Department of Health and Human Services' logo Department of Health and Human Services

Public Health Service
Food and Drug Administration


College Park, Maryland 20740

November 3, 2004

Michael Charron
Health Sites, Inc.
653 West 23rd Street #287
Panama City, Florida 32405

Ref. No. CL-04-HFS-810-99

Dear Mr. Charron:

This is to advise you that the Food and Drug Administration (FDA) has reviewed your web site at the Internet addresses and and has determined that the products "Glucobetic," "Oxi-Antioxidant Formula," "MSM-1000," "Super-Flex," and "Natural E-400" are promoted for conditions that causes the product to be drugs under section 201(g)(1) of the Federal Food, Drug, and Cosmetic Act (the Act) [21 USC 321(g)(1)]. The therapeutic claims on your web site establish that the products are drugs because they are intended for use in the cure, mitigation, treatment, or prevention of disease. The marketing of these products with these claims violates the Act.

Examples of some of the claims observed on your web site include:


"STOP the Ravages of Diabetes with GLUCOBETIC!"

"Helps Normalize Blood Sugar"

"Enhances Cells [sic] Response to Insulin"

"Designed with Herbs, Minerals and Botanicals that improve glucose tolerance, aid blood sugar control, and enhance insulin sensitivity. . . . Glucobetic was designed specifically for both Type I and Type II diabetes. . . ."

Oxi — Antioxidant Formula

"Your ammunition is the antioxidant nutrients that you hear so much about for their usefulness in warding off cancer, heart disease, arthritis, and neurological diseases."

MSM — 1000

"MSM has powerful anti-inflammatory effects that are beneficial for arthritis, fibromyalgia, carpal tunnel syndrome . . ."

"Relieve Muscle and Joint Pain"

"A clinical study at the University of California Medical School found that patients who took MSM daily for six weeks reported an 80% reduction in arthritis symptoms."

Natural E — 400

"[G]et heart disease-fighting, cancer-fighting, . . . doses of Vitamin E . . ."


"Reduce the Pain and Inflammation of Arthritis"

"Arthritis Relief — Naturally"

Your websites also include disease claims in the form of personal testimonials about the use of Glucobetic for diabetes and the use of Super Flex for arthritis.

Furthermore, FDA has no information that your products are generally recognized as safe and effective for the above referenced conditions and therefore, the products may also be "new drugs" under section 201(p) of the Act [21 USC 321(p)]. New drugs may not be legally marketed in the U.S. without prior approval from FDA as described in section 505(a) of the Act [21 USC 355(a)]. FDA approves a new drug on the basis of scientific data submitted by a drug sponsor to demonstrate that the drug is safe and effective.

FDA is aware that Internet distributors may not know that the products they offer are regulated as drugs or that these drugs are not in compliance with the law. Many of these products may be legally marketed as dietary supplements if claims about diagnosis, cure, mitigation, treatment, or prevention of disease are removed from the promotional materials and the products otherwise comply with all applicable provisions of the Act and FDA regulations.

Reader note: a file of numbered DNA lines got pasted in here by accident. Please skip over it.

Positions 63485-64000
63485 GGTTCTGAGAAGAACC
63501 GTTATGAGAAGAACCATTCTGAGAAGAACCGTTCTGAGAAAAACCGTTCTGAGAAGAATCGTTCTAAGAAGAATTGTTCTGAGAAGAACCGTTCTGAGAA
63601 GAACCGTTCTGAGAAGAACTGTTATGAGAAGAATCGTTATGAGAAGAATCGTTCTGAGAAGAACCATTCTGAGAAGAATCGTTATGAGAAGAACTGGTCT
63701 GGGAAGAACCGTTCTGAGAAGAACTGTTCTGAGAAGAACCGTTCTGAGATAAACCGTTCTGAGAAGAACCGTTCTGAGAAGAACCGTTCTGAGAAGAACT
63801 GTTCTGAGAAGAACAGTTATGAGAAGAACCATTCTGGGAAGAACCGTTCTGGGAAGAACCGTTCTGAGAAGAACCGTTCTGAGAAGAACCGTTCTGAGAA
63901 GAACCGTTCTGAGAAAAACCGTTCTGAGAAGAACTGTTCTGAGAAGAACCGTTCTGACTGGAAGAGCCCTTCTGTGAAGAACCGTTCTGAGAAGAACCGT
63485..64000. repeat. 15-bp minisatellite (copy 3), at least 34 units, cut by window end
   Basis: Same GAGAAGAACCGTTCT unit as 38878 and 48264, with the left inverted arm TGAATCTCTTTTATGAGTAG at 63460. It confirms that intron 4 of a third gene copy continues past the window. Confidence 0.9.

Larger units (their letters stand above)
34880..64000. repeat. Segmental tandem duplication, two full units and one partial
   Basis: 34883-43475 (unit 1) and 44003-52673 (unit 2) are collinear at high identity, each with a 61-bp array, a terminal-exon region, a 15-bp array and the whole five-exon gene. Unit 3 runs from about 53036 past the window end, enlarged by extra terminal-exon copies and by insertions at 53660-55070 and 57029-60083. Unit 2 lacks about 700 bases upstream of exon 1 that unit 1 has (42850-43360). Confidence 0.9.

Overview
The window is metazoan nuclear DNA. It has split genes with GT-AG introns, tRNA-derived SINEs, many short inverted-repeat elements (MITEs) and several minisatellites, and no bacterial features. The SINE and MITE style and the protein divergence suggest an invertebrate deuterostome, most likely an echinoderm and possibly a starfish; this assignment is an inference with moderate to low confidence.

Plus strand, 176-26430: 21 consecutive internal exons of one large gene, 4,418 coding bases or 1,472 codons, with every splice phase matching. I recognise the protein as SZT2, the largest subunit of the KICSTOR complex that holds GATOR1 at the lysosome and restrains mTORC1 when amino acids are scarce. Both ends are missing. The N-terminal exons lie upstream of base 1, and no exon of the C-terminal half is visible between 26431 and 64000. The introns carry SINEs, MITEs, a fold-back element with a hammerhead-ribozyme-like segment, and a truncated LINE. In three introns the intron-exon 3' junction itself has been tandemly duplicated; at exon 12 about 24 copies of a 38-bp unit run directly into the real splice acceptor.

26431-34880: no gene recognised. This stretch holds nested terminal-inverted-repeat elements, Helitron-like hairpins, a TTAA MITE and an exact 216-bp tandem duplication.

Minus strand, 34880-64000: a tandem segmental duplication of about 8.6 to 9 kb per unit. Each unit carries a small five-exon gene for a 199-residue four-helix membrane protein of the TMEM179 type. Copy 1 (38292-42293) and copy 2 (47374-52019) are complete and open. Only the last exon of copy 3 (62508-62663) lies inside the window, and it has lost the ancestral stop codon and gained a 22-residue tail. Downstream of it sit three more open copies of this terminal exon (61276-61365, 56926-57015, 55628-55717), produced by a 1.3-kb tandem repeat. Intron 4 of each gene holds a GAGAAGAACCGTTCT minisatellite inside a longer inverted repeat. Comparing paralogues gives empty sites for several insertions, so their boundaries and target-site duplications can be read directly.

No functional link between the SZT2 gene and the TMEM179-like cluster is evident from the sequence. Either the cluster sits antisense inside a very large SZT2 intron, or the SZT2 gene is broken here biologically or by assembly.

Under the Act, as amended by the Dietary Supplement Health and Education Act, dietary supplements may be legally marketed with truthful and non-misleading claims to affect the structure or function of the body (structure/function claims), if certain conditions are met. However, claims that dietary supplements are intended to prevent, diagnose, mitigate, treat, or cure disease (disease claims), excepting health claims authorized for use by FDA, cause the products to be drugs. The intended use of a product may be established through product labels and labeling, catalogs, brochures, audio and videotapes, Internet sites, or other circumstances surrounding the distribution of the product. FDA has published a final rule intended to clarify the distinction between structure/function claims and disease claims. This document is available on the Internet at (codified at 21 CFR 101.93(g)).

In addition, only products that are intended for ingestion may be lawfully marketed as dietary supplements. Topical products and products intended to enter into the body directly through the skin or mucosal tissues, such as transdermal or sublingual products, are not dietary supplements. For these products, both disease and structure/function claims may cause them to be new drugs. Certain over-the-counter drugs are not new drugs and may be legally marketed without prior approval from FDA. Additional information is available in Title 21 of the Code of Federal Regulations (21 CFR) Parts 310 and 330-358, which contain FDA's regulations on over-the-counter drugs.

If you need additional information or have questions concerning any products distributed through your web site, please contact FDA. You may reach FDA electronically (e-mail) at, or you may respond in writing to Linda J. Webb, Compliance Officer, Food and Drug Administration, Division of Dietary Supplement Programs, 5100 Paint Branch Parkway, College Park, Maryland 20740-3835. If you have any questions concerning this letter, please contact Ms. Webb at (301) 436-2375.

Sincerely yours,
Susan J. Walker, MD
Division of Dietary Supplement Programs
Office of Nutritional Products, Labeling and Dietary Supplements
Center for Food Safety and Applied Nutrition

This page was posted on January 27, 2005.

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